Tom eventually completes his mission and returns the ring to the noble herald who lost it. His reward is a job caring for and guiding pack horses for the English soldiers. Unfortunately for Tom, his impressive skill with a bow and arrow — taught to him by his late father — draws the attention of his sergeant and even saves his captain’s life in a relatively minor skirmish with the Scots at Milfield. After that, there’s no turning back for Tom from his date with Flodden.

Fleck’s budding love affair with Rachel — he wins her over with his pure heart and thoughtful gifts even though she originally would’ve preferred to settle down with a Jewish man — only raises the stakes during Nicholson’s harrowing account of the every man’s inexorable march toward war. The mucky ground and primitive mode of transportation — a long line of lumbering horses, oxen and soldiers — make the slow, gut-wrenching journey that much more torturous for Tom and captivating for the reader. You absolutely feel like you’re one of the herd, being led to the slaughter.

“Fifty yards in front, two bulky men carried poles that held aloft an old red banner. Embroidered flowers garlanded its sides, framing its centre a faded red cross on a white square. Tom tried to concentrate on it. The way the wind played with the banner took his mind off his queasy stomach and helped to hold back the bile that threatened to flood his mouth,” Nicholson writes.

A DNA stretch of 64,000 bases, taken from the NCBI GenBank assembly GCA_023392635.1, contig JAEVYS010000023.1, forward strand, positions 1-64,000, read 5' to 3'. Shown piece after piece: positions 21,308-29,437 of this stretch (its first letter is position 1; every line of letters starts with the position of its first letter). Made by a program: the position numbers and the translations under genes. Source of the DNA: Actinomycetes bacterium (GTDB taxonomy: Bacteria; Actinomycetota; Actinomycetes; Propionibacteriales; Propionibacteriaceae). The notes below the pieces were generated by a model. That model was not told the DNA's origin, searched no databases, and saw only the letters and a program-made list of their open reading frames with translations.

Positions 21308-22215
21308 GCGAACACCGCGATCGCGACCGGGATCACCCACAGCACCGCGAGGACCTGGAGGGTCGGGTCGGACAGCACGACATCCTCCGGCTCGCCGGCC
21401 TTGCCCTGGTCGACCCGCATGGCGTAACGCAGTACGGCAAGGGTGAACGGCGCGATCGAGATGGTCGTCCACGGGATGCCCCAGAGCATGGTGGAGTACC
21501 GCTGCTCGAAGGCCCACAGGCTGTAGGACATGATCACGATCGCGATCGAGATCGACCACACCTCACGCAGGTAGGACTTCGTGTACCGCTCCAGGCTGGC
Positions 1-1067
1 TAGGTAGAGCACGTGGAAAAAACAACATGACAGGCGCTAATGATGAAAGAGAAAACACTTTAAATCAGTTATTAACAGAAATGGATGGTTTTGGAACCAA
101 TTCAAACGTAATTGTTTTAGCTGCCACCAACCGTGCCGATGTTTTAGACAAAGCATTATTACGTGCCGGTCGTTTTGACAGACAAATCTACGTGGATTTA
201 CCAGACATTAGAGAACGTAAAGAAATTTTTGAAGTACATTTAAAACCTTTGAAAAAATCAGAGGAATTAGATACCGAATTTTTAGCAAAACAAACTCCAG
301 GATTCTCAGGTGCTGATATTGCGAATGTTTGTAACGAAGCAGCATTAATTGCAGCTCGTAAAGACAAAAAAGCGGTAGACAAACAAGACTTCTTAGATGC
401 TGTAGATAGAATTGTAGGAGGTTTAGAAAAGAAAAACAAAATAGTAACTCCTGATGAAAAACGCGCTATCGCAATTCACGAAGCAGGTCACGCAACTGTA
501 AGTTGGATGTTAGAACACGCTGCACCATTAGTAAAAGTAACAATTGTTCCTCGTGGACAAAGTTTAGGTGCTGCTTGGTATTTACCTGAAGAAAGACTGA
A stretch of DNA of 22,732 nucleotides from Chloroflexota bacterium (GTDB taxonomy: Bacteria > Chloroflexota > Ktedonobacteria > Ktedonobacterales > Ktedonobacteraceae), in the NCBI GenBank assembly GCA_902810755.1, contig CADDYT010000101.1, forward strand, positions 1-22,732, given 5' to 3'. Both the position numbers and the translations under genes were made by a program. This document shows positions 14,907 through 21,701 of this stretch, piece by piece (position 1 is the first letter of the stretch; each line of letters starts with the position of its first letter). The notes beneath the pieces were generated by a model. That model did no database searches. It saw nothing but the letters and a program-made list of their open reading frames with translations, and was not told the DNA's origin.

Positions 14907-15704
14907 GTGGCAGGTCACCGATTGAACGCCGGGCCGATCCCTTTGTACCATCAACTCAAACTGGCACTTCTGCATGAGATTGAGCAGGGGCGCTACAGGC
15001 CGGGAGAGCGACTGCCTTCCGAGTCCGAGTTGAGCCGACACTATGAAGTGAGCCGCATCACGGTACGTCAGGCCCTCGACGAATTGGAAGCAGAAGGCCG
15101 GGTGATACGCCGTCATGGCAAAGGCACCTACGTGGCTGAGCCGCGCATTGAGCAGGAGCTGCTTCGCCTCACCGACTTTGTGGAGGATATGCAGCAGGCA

Though Tom and poor little Meg both get bloodied in the gripping battle scene, Tom makes good on his promise to return safely to Rachel because the Scot holding the axe above his wounded body recognizes him. Tom had helped the man and his brothers escape detection by British soldiers weeks earlier, when Tom wasn’t holding a quiver of arrows and fighting for the Earl of Surrey.

“I know ye and I know this wee dog,” the red-bearded Scot said.
“Aye, we’ve met before. I’m Tom Fleck and you’re John Elliot.”
“That’s right, laddie. You were good to me and ma brothers at Coxhoe a bit since.”

Elliot amazingly drapes another soldier’s limp body over Tom as cover and hands him some bog moss to stop his bleeding.

“Stay still and pretend you’re dead as him,” the big Scot advises him before continuing on in the fight.

Tom may have been stuck in the wrong herd at the wrong time, but his good karma saves his life, and Nicholson finds a way to bring out the humanity between two supposedly enemy combatants in the midst of a gruesome bloodbath 500 years ago. For that moment in time at least, the bond between poor laborers transcends the ambitions of royal blood.

Unlike King Henry VIII, King James IV was willing to sacrifice his own blood on Flodden Field. James led his invading army into battle and was killed that day, becoming the last monarch from the British Isles to suffer such a death to date.

Yes, England won the Battle of Flodden and, thanks to this wonderful novel by Harry Nicholson, our common hero of noble heart, Tom Fleck, lives on — even as the calendar marches toward 2013.

 

Below is the link to Harry’s website. The e-book is just $2.99 — well worth it!
http://www.1513fusion.wordpress.com/

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2 thoughts on “My review of “Tom Fleck” by Harry Nicholson … 5 STARS

  1. A splendid review, Jack. It’s given me just the right encouragement to press on with the sequel. Thank you for making such an effort.

  2. You’re welcome, Harry. I’m so glad there will be a sequel. That’s great news!!